At the centre, Mamtesh paid careful attention to Mohini and her siblings’ ability to learn and grasp new things, like she did for the other children. In one year, She noticed that Mohini (16), her younger siblings Ritika (13) and Rohan (15) picked up their basic education so well. Wasting no time, she immediately met Sudhesh and told her how well their children were studying. After much counselling, Sudhesh agreed to send her children to school. Mamtesh helped them fill application forms in a government school closest to their community and got them admitted in school.
Today, Mohini is 16 years old and she has completed her tenth grade. Not only her, her younger siblings are school-going children as well. Mohini topped her class in her eight grade and won three medals and a shield.
Four years on, Sudhesh is still grateful to Mamtesh for encouraging her to educate her children and pull them out of child labour. Despite World Vision India completing its project in Meerut in 2019, Mamtesh continues to meet with the children and help them cope up with their studies.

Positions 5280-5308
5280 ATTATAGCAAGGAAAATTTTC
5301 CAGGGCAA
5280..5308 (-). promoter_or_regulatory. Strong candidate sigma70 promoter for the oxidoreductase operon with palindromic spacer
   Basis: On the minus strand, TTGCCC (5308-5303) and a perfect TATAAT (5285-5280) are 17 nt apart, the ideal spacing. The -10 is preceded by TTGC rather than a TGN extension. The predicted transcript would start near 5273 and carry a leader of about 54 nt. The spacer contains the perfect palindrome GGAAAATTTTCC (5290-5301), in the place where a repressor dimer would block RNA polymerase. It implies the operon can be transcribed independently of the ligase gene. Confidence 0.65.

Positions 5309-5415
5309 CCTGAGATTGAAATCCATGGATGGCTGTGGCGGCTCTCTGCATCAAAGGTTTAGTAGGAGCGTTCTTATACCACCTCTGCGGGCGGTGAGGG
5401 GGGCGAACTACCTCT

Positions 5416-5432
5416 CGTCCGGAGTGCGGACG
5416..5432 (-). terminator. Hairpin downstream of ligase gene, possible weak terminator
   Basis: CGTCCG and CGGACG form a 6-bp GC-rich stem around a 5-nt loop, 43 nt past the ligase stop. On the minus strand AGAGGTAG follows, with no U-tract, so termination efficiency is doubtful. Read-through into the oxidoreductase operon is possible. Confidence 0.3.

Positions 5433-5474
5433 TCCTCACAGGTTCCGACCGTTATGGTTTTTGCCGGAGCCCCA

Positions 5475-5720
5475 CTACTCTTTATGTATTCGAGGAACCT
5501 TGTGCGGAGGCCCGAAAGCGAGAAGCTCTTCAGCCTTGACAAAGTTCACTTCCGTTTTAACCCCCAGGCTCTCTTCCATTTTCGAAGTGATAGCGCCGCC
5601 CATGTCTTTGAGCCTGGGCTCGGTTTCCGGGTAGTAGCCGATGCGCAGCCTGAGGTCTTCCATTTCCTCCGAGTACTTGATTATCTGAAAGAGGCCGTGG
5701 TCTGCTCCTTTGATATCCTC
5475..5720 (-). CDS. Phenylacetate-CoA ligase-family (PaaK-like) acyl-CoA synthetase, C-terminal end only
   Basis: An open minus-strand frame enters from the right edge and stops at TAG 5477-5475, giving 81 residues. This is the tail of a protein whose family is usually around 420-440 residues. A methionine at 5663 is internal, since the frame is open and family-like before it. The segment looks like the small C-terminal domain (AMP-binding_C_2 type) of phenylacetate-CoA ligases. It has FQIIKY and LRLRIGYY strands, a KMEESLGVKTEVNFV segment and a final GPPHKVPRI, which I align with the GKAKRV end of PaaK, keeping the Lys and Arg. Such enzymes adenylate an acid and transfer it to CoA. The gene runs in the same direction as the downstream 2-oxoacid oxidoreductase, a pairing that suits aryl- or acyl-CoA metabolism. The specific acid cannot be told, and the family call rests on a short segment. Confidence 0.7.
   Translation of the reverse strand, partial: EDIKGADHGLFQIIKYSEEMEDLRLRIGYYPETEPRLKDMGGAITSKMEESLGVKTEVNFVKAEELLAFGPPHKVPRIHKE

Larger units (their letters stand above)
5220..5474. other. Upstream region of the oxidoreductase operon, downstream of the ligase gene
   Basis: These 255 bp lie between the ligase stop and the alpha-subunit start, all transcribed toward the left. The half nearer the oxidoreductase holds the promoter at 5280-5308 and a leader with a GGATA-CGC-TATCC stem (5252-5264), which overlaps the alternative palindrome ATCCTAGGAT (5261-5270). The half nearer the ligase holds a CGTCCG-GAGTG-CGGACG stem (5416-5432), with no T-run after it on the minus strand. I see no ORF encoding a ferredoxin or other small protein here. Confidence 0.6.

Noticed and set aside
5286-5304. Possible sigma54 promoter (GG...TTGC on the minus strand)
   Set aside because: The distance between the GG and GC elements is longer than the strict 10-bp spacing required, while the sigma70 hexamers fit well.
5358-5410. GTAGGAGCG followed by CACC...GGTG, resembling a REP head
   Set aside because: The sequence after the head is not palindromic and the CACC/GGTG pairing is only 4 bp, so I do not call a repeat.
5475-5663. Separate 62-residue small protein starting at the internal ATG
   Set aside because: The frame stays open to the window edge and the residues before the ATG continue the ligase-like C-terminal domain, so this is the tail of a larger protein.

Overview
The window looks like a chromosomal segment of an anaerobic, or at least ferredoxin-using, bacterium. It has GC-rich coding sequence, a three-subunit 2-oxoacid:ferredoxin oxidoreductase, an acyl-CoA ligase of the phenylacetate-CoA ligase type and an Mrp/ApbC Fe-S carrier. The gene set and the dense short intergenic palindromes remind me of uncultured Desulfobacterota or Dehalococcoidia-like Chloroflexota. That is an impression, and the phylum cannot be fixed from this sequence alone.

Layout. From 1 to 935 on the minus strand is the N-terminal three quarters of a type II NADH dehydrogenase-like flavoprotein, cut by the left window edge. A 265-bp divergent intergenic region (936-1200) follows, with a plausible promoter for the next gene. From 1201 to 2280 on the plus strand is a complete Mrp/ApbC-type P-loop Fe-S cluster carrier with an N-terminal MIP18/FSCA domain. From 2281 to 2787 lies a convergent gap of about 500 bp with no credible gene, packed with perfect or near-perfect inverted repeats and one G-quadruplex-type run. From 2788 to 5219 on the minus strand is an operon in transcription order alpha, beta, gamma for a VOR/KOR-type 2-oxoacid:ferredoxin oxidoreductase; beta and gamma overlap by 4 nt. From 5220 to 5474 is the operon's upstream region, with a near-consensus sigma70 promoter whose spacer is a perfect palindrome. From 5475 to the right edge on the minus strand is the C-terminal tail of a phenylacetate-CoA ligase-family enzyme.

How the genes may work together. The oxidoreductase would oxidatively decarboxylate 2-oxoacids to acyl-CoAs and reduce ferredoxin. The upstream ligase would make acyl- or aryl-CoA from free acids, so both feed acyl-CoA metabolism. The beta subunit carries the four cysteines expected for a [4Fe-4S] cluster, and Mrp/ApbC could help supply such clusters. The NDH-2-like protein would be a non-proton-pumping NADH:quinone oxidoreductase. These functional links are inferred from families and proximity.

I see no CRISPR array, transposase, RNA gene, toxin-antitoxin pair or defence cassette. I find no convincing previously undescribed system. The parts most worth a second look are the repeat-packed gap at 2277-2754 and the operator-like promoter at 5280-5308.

Like Mamtesh, Mobina, another REC facilitator from the communities we serve in Jaipur, has been an inspiration to the children there. Every child who attends the REC centre has a word of appreciation and gratefulness for the lasting change in their lives. Little Misha*, who is thirteen years old, faced an incident at the age of eight that no child or any human should ever face. She was sexually assaulted by a 17 year old neighbour at his home in broad daylight.
Misha was frightened and experienced a whole range of social effects following the incident. She refused to step out of her home and even when she would go for a bath, she would scream and yell out of the fear that was gripping her.
When World Vision India’s volunteers part of the Child Protection Unit (CPU) got to know about the incident, they immediately rushed to the girl’s home and spoke to her mother. This Child Protection Unit was formed by World Vision India when they began work here in the community in 2015. It comprises youth from the community, REC facilitators and women from the Self-Help Group (SHG).